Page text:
Holy Trinity Church

Anglican worship in Geneva

Update from Julia

Good morning and a happy Corpus Christi Day to you all,
I hope you are all well and enjoying the wonderful sunshine. Not wanting to believe too much in the “English” sun, I have been punished by a sunburn…. that has told me…
The extra dose of vitamin D is probably needed in the run-up to the priesting on 26 June. 
Prayers for both Sally Croft (Curate in Ingatestone) and myself are most welcome.And please also keep Timnat in your prayers who is going to be licensed as Lay Worker on 27 June at 5pm at the Cathedral.June promises to be month of celebrations – starting, of course, today.
Traditionally, processions would be held on “Fronleichnam” as Corpus Christi is called in German:Priests with monstrances sheltered under a brocade canopy with thurible-swinging servers and hundreds of people walking the parish bounds – all with one goal in mind (is my shameful assumption): the Parish barbecue!
In the Rhineland, this tradition was very common, probably because we are so close to Liège (or Lüttich) where it is said Saint Juliana had a vision in 1209 of the moon which was darkened in part. In her vision, Christ explained that the moon stood for the liturgical year and the dark spot pointed at a missing feast day celebrating the holy sacraments of bread and wine.
Us Rhinelanders are crafty people and so we used this opportunity to the full. The feast of the Institution of the Holy Eucharist does fall of course on Maundy Thursday – but Holy Week hampers good parties a little bit. The weather is usually nicer in early summer as well… so why not celebrate properly on Corpus Christi?
Our friends in Mülheim, a suburb of Cologne, have taken the whole celebration to a new level though. Here is a picture of their “Mülheimer Gottestracht” (which literary means the Carrying of God in Mülheim): Probably from as early as the 14th century they started processing on the Rhine on boats. The sacraments are taken to a boat which then leads the procession towards Cologne Cathedral (always on the water though) and then back to the starting point, the chapel of St Clement and Mauritius.From top of the “swimming church”, one of the flag ships of the Kön-Düsseldorfer line, the priest blesses the river, the boats and the people who walk alongside on land.Unfortunately, the procession has been cancelled for the second time this year, but I do hope that I will get to experience it one day.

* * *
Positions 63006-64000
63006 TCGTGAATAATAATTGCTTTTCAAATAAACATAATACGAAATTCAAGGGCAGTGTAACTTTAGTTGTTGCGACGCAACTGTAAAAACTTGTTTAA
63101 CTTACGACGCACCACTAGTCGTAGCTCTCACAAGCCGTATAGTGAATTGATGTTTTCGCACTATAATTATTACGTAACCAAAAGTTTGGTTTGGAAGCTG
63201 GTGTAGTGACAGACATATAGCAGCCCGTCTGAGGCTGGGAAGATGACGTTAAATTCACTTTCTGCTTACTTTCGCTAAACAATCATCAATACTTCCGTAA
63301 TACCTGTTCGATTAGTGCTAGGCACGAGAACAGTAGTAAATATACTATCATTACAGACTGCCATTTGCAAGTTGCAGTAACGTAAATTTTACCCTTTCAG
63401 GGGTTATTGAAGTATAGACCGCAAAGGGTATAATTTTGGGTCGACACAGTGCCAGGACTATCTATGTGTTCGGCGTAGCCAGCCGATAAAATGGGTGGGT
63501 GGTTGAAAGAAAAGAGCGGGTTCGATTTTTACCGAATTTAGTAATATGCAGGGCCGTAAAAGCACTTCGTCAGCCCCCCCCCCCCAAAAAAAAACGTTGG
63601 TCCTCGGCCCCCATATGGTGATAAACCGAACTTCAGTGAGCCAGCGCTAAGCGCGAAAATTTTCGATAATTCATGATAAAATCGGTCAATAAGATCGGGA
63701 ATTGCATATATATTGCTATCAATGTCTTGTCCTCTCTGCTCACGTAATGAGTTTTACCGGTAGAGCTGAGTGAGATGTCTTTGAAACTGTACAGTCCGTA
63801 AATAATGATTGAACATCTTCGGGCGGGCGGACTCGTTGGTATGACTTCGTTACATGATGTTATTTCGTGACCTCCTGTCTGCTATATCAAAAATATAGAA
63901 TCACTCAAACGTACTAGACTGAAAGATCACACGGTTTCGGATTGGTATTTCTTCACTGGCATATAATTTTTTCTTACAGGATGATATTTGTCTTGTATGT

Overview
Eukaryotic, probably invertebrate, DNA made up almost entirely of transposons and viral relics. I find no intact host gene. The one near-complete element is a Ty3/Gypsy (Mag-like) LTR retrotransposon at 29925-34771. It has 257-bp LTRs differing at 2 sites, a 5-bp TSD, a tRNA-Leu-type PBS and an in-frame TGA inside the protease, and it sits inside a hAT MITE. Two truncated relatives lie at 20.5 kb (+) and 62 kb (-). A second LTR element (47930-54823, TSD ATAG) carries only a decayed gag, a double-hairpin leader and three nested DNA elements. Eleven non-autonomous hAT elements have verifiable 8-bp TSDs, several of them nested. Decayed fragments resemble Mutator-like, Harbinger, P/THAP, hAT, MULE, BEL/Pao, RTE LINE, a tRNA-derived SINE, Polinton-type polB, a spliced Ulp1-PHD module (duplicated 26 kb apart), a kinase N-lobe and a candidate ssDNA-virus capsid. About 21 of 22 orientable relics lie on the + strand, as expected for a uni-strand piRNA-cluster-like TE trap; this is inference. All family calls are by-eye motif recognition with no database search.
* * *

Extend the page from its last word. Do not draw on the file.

Although we do not hold a procession at Ascension with All Saints, we do have an hour of Adoration of the Holy Sacrament next Wednesday in church. Details to follow.
And while we are looking at our calendars: don’t forget to visit the community garden! Bring along your seeds/plants and see what is growing already. I am reliably informed that strawberries shall be available soon…
On TUESDAYS you can enjoy tea and cake in the community garden between 2.30 and 4pm –  provided by your friendly clergy team.All welcome!
We hope to see you soon!
With celebratory cheers,

Rev Julia LaceyAssistant Curate
Ascension with All Saints, Chelmsfordhttp://ascensionchelmsford.org.uk/